Uncovering the “birdiest” trail at Pinery

Today’s post comes from Habitat Stewardship Technician Justin Johnson from Pinery Provincial Park. Justin has a M.Sc. in biology with a focus on bird acoustics. 

Birders are an interesting breed of people. Sometimes everything they do seems to subvert the norms of society.

Sleeping in? Rather not. Too much coffee? No such thing. $4500 binoculars? Yeah, I’ve seen it.

Birders’ bread and butter is local natural spaces and their trails. They can be very particular about which trails they walk. Seasoned birders often only use trails they perceive as “birdy,” neglecting those off their sacred path.

But how do we really know which trails are the “birdiest?”

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Confessions of a struggling birder

Today’s blog comes from Carlin Thompson, a discovery leader at Sandbanks Provincial Park.

My name is Carlin, and I’m a struggling birder.

As an Ontario Parks Discovery leader, I am surrounded by colleagues with a passion for the natural world — which I share.

Many share a specialty in identifying birds — which I do not.

These are my confessions.

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Autumn isn’t just coloured leaves and migration — bring on the murmurations!

Today’s blog comes from Jessica Stillman, school outreach coordinator for Bronte Creek Provincial Park.

With all the coloured leaves and migrating birds, autumn is all about big performances.

But even before sharing these spectacular displays, autumn delights us with the sights and sounds of another performance: the fabulous fall show presented by European Starlings.

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The fastest animal in Bon Echo, Canada, and the world!

Today’s post comes from Mitch Kellar, a Discovery Leader at Bon Echo Provincial Park.

Being a staff member at Bon Echo has given me a lot of incredible experiences: seeing the Mazinaw Rock at sunset, camping on Joeperry Lake, and a very memorable Kishkebus canoe trip, to name a few.

Above all, my experiences with Peregrine Falcons — small birds of prey and the fastest animals on the planet — will always be one of my favourites.

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The Piping Plover power couple of Darlington

Today’s blog comes from Piping Plover Biologist Monica Fromberger from Ontario Parks’ southeast zone.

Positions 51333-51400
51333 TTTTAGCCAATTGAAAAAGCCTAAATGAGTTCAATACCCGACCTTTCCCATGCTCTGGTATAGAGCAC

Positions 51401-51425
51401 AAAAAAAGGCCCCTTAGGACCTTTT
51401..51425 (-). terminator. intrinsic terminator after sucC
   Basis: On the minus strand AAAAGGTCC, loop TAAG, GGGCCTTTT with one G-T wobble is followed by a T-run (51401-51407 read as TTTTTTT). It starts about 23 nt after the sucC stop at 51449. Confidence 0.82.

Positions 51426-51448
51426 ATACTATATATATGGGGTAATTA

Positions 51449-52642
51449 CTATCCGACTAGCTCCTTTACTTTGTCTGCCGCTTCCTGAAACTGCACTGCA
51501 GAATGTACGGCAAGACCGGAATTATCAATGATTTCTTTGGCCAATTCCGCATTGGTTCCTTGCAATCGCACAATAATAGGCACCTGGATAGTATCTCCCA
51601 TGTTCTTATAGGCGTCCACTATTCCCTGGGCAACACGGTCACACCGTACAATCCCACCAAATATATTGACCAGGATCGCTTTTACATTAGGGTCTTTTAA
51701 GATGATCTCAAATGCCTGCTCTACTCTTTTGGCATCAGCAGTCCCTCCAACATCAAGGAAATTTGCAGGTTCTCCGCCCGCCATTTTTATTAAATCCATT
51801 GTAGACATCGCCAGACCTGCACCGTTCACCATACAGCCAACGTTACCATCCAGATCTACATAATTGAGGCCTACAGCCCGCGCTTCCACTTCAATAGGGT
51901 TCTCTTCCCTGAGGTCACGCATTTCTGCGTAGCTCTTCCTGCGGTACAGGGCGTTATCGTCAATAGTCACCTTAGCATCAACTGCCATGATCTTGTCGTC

Every year, Darlington Provincial Park runs a Piping Plover conservation program to help these special endangered shorebirds.

This year, the park’s plover lovers have done it again!

Lovebirds Blue and Miss Howard have successfully hatched, fledged, and raised all four of their chicks to migrate for the second year in a row.

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5 reasons to visit Esker Lakes Provincial Park

Esker Lakes Provincial Park surrounds a chain of sparkling lakes set in an ancient glacial landscape, carpeted in boreal forest.

A quiet, family-oriented park, Esker Lakes sits just east of the historic mining town of Kirkland Lake in northeastern Ontario.

Here are five reasons Esker Lakes will delight family campers and nature-lovers alike:

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Migrating north: how I became a “Bird Nerd”

Today’s post comes from Sarah Wiebe, the senior park naturalist at Kettle Lakes Provincial Park

Before this year, I would have never considered myself a “Bird Nerd.”

My journey began in my southern Ontario home, but it wasn’t until I arrived at my summer destination (Kettle Lakes!) that I truly hit my nerdy stride.

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Just for the gull of it!

In today’s post, Awenda’s Chief Park Naturalist Tim Tully defends what some may think is the undefendable: the gull. 

If there was ever an animal that gets a raw deal, it’s the gull.

It’s time to set the record straight and come to the defense of this unfairly maligned avian “underbird.”

For starters, we can’t even get the name right. I hate to tell you, folks, but there is no such thing as a seagull!

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A mouse, a beast, and a ghost: who’s using Pinery’s ecopassage?

In today’s post comes from Alistair MacKenzie, Discovery Supervisor at Pinery Provincial Park, shares one of his parks exciting new conservation technologies: ecopassages.

I have a lot to thank my parents for, not the least of which is for introducing me to nature as a young child.

When my family immigrated to Canada, we began exploring Ontario and seeking out opportunities to witness natural phenomena and wild species. Soon, this behaviour led us to Algonquin Provincial Park, and we started making frequent pilgrimages there in all seasons.

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Birding with benefits: therapeutic benefits of bird watching

Birdwatching is a time-honoured tradition that many people enjoy today, offering the opportunity to switch off from the modern world and get back to nature.

Whether you’re simply investing in a bird feeder for your backyard or going for a walk in your local park, birding is beneficial to both your mind and body.

It is renowned for being a meditative exercise where you are fully present in the moment.

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